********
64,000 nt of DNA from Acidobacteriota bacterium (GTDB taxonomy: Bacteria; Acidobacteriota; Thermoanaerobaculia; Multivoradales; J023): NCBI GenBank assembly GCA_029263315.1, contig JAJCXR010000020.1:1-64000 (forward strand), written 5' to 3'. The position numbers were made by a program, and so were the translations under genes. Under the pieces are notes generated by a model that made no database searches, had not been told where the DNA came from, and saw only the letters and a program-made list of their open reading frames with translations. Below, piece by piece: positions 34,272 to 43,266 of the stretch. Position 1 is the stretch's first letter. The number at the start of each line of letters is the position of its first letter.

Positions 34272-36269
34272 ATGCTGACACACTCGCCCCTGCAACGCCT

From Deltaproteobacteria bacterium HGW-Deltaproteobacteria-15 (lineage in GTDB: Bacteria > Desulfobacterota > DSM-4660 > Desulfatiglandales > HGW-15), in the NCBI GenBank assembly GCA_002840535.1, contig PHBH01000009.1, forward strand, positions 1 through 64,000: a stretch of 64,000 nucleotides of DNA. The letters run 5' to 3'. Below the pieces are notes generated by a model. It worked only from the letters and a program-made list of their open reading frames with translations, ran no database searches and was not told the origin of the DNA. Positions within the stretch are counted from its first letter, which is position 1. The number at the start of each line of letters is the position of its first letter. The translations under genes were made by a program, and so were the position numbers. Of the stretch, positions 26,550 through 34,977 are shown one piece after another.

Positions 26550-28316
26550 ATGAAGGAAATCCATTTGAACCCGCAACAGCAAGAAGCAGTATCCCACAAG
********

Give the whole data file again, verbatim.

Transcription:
64,000 nt of DNA from Acidobacteriota bacterium (GTDB taxonomy: Bacteria; Acidobacteriota; Thermoanaerobaculia; Multivoradales; J023): NCBI GenBank assembly GCA_029263315.1, contig JAJCXR010000020.1:1-64000 (forward strand), written 5' to 3'. The position numbers were made by a program, and so were the translations under genes. Under the pieces are notes generated by a model that made no database searches, had not been told where the DNA came from, and saw only the letters and a program-made list of their open reading frames with translations. Below, piece by piece: positions 34,272 to 43,266 of the stretch. Position 1 is the stretch's first letter. The number at the start of each line of letters is the position of its first letter.

Positions 34272-36269
34272 ATGCTGACACACTCGCCCCTGCAACGCCT

From Deltaproteobacteria bacterium HGW-Deltaproteobacteria-15 (lineage in GTDB: Bacteria > Desulfobacterota > DSM-4660 > Desulfatiglandales > HGW-15), in the NCBI GenBank assembly GCA_002840535.1, contig PHBH01000009.1, forward strand, positions 1 through 64,000: a stretch of 64,000 nucleotides of DNA. The letters run 5' to 3'. Below the pieces are notes generated by a model. It worked only from the letters and a program-made list of their open reading frames with translations, ran no database searches and was not told the origin of the DNA. Positions within the stretch are counted from its first letter, which is position 1. The number at the start of each line of letters is the position of its first letter. The translations under genes were made by a program, and so were the position numbers. Of the stretch, positions 26,550 through 34,977 are shown one piece after another.

Positions 26550-28316
26550 ATGAAGGAAATCCATTTGAACCCGCAACAGCAAGAAGCAGTATCCCACAAG